Renowned for their New Wave Of British Heavy Metal classics “Heavy Metal Mania” and, of course, the ubiquitous “The Small Hours”, its been over 12 years since head Holocaust honcho John Mortimer last released an album and Predator is a welcome return for metal classicists.
At once, warmly nostalgic – there’s a lot to be said for modern metal albums that simply let rip with quality songwriting, ostentatious riffs and a sure-footed understanding that the rulebook doesn’t need rewriting every time a band releases a record – Predator also retains punk’s urgency and attitude; the sound of the UK underground as embodied in the late 70’s and early 80’s funnelled through a modern framework.
These songs are often unwaveringly dark and ominous, threatening to unleash fire and brimstone but still elevated by moments and passages of uplifting melody. “Lady Of Babylon” particularly evokes this sense of conflicting forces, hitting hard with an opening riff salvo that rumbles and unnerves like sheet lightning before skies clear and an open and almost translucent prog-esque interlude meanders its way back round to a thundering close. The title track is just as memorable. A song we first heard in a live setting at last years Wildfire Festival in Holocaust’s native Scotland, “Predator” remains just as bruising – yet alluringly melodic – on record as it was when blasted from the stage.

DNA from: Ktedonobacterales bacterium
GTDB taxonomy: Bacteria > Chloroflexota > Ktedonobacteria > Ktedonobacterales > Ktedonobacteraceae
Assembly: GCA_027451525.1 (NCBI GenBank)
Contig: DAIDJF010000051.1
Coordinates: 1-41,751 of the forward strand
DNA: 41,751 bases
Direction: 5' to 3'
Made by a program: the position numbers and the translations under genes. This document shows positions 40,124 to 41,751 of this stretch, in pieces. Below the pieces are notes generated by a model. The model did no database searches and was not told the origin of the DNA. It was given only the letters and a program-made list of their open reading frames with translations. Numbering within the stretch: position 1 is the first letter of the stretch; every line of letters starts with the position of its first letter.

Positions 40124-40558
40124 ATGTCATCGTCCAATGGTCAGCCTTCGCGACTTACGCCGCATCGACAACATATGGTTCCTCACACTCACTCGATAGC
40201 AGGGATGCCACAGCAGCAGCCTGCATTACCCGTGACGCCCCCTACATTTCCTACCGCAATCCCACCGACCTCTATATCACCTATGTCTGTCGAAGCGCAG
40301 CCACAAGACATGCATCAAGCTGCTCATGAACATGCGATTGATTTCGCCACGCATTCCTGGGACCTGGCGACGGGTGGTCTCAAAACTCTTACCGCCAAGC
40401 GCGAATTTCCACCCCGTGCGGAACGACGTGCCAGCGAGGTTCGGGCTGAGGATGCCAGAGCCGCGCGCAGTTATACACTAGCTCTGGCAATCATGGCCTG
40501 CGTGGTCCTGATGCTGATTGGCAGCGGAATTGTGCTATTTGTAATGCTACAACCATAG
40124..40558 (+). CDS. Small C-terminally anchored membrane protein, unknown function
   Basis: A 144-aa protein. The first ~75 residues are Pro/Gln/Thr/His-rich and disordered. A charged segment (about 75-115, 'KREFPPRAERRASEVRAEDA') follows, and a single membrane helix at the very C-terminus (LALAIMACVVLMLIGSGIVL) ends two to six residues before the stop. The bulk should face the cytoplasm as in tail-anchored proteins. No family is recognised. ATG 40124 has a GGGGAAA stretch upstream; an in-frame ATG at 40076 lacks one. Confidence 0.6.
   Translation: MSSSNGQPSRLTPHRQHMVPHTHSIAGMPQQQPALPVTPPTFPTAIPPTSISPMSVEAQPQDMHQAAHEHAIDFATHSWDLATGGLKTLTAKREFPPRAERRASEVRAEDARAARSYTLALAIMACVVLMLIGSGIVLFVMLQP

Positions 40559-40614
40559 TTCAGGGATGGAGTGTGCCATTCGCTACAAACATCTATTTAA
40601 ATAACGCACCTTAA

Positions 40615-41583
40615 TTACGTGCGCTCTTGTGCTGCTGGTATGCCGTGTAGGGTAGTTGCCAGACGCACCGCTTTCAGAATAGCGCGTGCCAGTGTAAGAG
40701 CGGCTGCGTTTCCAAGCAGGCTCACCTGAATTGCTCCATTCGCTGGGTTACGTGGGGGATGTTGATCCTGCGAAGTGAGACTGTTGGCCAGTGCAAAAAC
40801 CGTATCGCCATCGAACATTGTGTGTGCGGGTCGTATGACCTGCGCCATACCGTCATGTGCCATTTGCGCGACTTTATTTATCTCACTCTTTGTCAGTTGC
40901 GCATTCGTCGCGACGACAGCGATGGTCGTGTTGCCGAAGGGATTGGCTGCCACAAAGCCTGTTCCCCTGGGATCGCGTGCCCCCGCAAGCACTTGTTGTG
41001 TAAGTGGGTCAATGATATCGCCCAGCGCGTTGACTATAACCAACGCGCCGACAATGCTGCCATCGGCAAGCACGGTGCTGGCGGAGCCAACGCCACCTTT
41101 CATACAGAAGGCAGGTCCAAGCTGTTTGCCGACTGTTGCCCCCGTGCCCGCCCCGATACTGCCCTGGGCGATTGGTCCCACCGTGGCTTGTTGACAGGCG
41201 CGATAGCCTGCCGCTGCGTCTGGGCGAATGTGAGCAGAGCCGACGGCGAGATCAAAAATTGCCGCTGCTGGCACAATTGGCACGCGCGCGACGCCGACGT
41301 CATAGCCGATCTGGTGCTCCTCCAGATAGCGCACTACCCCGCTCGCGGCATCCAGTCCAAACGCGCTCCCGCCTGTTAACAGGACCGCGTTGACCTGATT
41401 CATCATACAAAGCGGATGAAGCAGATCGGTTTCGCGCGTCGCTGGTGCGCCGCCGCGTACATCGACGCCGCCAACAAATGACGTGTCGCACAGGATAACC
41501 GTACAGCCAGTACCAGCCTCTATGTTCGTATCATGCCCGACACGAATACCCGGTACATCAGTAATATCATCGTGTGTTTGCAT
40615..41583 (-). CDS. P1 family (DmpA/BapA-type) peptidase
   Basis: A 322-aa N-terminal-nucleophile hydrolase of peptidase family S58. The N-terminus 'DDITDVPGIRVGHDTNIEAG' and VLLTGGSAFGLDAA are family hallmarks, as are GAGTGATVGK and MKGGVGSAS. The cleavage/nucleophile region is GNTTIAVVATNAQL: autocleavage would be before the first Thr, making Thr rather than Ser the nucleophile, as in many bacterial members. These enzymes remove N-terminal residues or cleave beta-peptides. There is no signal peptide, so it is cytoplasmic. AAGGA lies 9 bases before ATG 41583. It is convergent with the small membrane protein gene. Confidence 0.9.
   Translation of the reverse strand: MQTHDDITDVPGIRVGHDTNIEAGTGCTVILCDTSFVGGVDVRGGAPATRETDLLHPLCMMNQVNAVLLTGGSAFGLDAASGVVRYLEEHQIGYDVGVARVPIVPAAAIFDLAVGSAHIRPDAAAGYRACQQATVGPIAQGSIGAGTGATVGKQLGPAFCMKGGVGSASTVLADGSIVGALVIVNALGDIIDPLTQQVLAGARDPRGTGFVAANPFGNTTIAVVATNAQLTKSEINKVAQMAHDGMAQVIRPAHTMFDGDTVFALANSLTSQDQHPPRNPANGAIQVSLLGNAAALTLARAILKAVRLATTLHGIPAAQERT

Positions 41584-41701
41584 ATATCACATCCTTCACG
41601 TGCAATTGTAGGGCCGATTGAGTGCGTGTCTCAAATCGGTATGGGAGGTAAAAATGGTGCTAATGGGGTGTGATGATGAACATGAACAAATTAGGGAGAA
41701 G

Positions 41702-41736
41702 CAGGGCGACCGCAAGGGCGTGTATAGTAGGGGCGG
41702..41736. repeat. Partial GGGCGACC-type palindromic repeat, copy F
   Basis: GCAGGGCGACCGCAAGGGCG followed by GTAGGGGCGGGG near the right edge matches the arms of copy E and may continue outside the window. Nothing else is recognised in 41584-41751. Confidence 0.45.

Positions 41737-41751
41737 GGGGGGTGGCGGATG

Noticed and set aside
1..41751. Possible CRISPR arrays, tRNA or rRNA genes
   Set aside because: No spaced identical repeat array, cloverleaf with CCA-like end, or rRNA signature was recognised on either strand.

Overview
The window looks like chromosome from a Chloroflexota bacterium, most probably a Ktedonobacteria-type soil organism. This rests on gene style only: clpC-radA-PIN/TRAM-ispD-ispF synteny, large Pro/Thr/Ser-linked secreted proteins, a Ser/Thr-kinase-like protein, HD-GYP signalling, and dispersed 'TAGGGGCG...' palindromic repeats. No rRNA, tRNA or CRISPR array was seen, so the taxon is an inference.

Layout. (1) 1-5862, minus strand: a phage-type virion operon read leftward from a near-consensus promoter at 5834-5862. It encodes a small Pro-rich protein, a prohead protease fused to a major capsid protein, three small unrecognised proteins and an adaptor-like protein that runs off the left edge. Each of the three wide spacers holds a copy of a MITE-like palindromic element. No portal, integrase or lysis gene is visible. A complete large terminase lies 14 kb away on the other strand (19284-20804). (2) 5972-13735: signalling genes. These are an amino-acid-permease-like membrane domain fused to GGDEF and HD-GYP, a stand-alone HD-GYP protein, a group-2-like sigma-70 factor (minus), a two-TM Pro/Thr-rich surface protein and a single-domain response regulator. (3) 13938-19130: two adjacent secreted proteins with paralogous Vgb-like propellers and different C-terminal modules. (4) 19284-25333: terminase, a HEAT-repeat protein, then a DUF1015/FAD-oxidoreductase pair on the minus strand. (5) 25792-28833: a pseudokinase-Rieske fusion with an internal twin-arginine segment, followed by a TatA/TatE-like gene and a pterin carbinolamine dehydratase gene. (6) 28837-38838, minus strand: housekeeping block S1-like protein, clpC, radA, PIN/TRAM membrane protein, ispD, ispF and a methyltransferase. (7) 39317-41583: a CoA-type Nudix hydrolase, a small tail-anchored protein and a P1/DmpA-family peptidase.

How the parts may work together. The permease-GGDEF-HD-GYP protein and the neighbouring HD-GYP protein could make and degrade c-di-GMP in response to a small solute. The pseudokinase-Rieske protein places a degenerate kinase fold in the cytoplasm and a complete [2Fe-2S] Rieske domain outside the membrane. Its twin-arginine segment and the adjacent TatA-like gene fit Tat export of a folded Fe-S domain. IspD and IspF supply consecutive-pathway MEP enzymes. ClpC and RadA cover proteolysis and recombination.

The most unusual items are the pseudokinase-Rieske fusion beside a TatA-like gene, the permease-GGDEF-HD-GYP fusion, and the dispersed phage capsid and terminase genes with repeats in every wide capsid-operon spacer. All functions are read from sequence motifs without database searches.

Throughout proceedings, John Mortimer’s voice can hardly be described as flawless but it is authentic, natural, believable and, at times, akin to Jaz Coleman’s unholy roar; biblical and hair-raising in equal measure. No better is this reflected than on the monster that is “Revival”. A stripped raw, 80’s post punk/new wave invoking Killing Joke-esque march through UK metal history, “Revival” is an album highlight that’s matched by the equally devastating “Shiva”; rib-cage-rattling vocals adding grit to the already lead-heavy riffing and satisfyingly stompy rhythm section supplied by Scott Wallace and Mark McGrath.
Prime fodder for the NWOBHM fanboys and girls but backed by enough individuality to entice newcomers, Holocaust’s recorded return is indeed a welcome one. Just don’t leave it 12 years until the next one eh! 8/10